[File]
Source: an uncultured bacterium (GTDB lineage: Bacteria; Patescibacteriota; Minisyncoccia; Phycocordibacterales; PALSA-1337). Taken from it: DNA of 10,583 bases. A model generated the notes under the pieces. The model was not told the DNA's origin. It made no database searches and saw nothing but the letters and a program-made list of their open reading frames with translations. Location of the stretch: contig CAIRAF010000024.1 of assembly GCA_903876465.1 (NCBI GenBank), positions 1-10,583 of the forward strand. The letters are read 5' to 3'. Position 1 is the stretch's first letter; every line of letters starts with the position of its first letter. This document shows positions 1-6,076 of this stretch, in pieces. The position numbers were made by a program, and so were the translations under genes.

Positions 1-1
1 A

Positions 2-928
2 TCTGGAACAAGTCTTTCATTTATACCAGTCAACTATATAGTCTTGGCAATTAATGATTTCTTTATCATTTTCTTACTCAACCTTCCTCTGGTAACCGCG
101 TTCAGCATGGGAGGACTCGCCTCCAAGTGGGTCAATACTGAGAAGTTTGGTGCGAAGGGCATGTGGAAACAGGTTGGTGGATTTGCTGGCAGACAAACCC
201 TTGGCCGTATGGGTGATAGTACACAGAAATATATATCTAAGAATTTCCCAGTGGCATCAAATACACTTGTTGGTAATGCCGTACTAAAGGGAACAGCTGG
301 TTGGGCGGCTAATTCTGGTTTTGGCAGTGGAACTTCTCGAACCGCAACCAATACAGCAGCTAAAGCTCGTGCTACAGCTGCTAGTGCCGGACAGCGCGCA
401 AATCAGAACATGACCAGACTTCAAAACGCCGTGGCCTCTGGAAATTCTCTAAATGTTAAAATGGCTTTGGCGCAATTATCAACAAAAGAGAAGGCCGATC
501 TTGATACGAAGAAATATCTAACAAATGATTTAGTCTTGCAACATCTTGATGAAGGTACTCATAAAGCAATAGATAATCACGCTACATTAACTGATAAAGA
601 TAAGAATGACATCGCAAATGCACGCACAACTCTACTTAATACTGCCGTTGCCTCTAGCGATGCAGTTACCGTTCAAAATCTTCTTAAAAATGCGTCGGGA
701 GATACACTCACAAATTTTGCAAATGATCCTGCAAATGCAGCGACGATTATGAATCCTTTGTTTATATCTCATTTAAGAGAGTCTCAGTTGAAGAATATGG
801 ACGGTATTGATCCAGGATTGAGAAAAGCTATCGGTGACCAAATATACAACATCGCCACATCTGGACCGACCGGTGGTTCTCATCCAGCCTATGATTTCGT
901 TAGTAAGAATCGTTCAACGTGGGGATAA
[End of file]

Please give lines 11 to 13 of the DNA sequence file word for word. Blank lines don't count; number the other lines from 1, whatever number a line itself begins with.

601 TAAGAATGACATCGCAAATGCACGCACAACTCTACTTAATACTGCCGTTGCCTCTAGCGATGCAGTTACCGTTCAAAATCTTCTTAAAAATGCGTCGGGA
701 GATACACTCACAAATTTTGCAAATGATCCTGCAAATGCAGCGACGATTATGAATCCTTTGTTTATATCTCATTTAAGAGAGTCTCAGTTGAAGAATATGG
801 ACGGTATTGATCCAGGATTGAGAAAAGCTATCGGTGACCAAATATACAACATCGCCACATCTGGACCGACCGGTGGTTCTCATCCAGCCTATGATTTCGT